Division Series - St Louis Cardinals v Pittsburgh Pirates - Game Three

The Marlon Byrd trade has worked out well for the Pirates

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If you had Marlon Byrd as a trade acquisition making the biggest impact in the post-season, please step forward to claim your prize. Everything about the 35-year-old’s 2013 season has been unlikely, from the 21 home runs and .848 OPS he posted in five months with the Mets, to the three homers and .843 OPS he compiled in a month-plus with the Pirates, to the second-inning home run he hit to stake the Pirates to a 1-0 lead in the Wild Card game against the Reds, to tonight’s outstanding performance in Game 3 of the NLDS against the Cardinals.

The Pirates picked up Byrd (and John Buck) from the Mets on August 27 for Minor Leaguers Dilson Herrera and Vic Black. At the time, the Pirates were still in a knock-down, drag-out fight in the NL Central with the Cardinals and Reds, and Byrd was as good an upgrade as was available at the time. Like most moves GM Neal Huntington has made to put together the current iteration of the Pirates roster, this move has been a boon to the club.

Byrd went 2-for-3 with a two-run single in the first, a double in the sixth that helped move Andrew McCutchen to third base (he would subsequently score), and a walk in the eighth inning to set the stage for Pedro Alvarez, who would knock in the game-winning run with a single to right. Byrd was the catalyst for the Pirates, involved in every meaningful run they scored tonight, defeating the Cardinals by a 5-3 margin.

If the Pirates are able to advance to the NLCS, whether tomorrow at home or on Wednesday in St. Louis, they will have many players to thank, but Byrd will certainly be at the top of the list. Who knew a 35-year-old journeyman outfielder with a career .749 OPS would be such an important contributor in the post-season?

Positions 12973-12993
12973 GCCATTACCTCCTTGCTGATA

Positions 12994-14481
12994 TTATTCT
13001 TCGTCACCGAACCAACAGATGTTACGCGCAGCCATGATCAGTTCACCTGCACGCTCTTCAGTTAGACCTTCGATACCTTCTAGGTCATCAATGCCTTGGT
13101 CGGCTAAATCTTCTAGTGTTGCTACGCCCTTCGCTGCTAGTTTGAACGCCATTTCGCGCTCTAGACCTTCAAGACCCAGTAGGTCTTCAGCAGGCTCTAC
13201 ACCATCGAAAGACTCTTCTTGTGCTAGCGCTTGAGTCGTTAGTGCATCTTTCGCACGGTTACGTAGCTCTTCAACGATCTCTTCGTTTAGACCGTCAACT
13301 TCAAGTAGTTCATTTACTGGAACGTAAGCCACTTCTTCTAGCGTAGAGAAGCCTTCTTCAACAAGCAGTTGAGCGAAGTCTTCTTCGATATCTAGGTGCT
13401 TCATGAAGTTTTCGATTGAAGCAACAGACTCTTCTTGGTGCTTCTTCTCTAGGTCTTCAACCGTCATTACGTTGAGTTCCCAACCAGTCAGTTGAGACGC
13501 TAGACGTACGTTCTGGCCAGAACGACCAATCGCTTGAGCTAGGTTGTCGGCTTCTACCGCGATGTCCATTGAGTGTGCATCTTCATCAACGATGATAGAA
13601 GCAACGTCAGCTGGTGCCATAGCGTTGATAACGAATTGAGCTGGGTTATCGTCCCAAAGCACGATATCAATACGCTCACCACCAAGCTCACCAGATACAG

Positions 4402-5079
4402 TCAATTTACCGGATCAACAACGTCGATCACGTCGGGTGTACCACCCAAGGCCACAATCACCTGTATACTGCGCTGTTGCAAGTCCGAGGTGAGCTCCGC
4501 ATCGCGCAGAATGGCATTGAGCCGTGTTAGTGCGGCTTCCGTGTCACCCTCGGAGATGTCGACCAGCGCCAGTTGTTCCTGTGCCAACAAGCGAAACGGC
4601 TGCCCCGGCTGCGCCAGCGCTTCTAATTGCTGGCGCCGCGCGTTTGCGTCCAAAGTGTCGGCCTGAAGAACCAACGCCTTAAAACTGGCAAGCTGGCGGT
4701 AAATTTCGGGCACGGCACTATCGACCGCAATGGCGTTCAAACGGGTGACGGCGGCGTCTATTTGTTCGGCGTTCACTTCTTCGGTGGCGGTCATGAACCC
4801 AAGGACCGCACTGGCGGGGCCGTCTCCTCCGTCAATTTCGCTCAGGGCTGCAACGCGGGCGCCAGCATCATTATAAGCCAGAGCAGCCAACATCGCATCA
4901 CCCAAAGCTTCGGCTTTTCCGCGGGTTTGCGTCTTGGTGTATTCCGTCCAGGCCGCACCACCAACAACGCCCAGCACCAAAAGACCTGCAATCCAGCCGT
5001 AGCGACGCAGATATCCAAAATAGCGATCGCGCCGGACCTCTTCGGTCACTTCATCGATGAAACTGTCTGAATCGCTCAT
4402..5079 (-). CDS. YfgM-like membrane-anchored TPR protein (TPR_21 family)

Tim Tebow hits a homer in his first instructional league at bat

PORT ST. LUCIE, FL - SEPTEMBER 20: Tim Tebow #15 of the New York Mets hits a home run at an instructional league day at Tradition Field on September 20, 2016 in Port St. Lucie, Florida. (Photo by Rob Foldy/Getty Images)
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Because of course he did.

It wasn’t just his first at bat, but it was his first pitch. It came off of John Kilichowski, an 11th round draft pick of the St. Louis Cardinals out of Vanderbilt.  The ball went out to left center, off the bat of the lefty Tebow.

Next time, meat, throw him a breaking ball.

Joaquin Benoit blames overly-sensitive hitters for benches-clearing incidents

TORONTO, CANADA - SEPTEMBER 12: Joaquin Benoit #53 of the Toronto Blue Jays delivers a pitch in the seventh inning during MLB game action against the Tampa Bay Rays on September 12, 2016 at Rogers Centre in Toronto, Ontario, Canada. (Photo by Tom Szczerbowski/Getty Images)
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The other night, Blue Jays reliever Joaquin Benoit needed help getting off the field after the second benches-clearing incident with the Yankees. It was later revealed that Benoit tore a calf muscle during the fracas, ending his season.

Yesterday he pointed the finger at just about everyone else for the incidents like the one that led to his injury. Hitters specifically. From The Star:

“I believe as pitchers we’re entitled to use the whole plate and pitch in if that’s the way we’re going to succeed,” Benoit said. “I believe that right now baseball is taking things so far that in some situations most hitters believe that they can’t be brushed out. Some teams take it personally.”

That “take it personally” line is interesting coming from Benoit as, in this instance, it seemed pretty clear that the whole plunking exchange which led to his injury started because Josh Donaldson took an inside pitch that did not seem to be a purpose pitch at all, too personally.

Did Benoit take a veiled swipe at his teammate here? If so, that’s pretty notable. If not it’s notable in another way, right? As it suggests that Benoit believes it’s OK for his teammates to take issue with inside pitches but anyone else who does is part of the problem?

Which is it, Joaquin?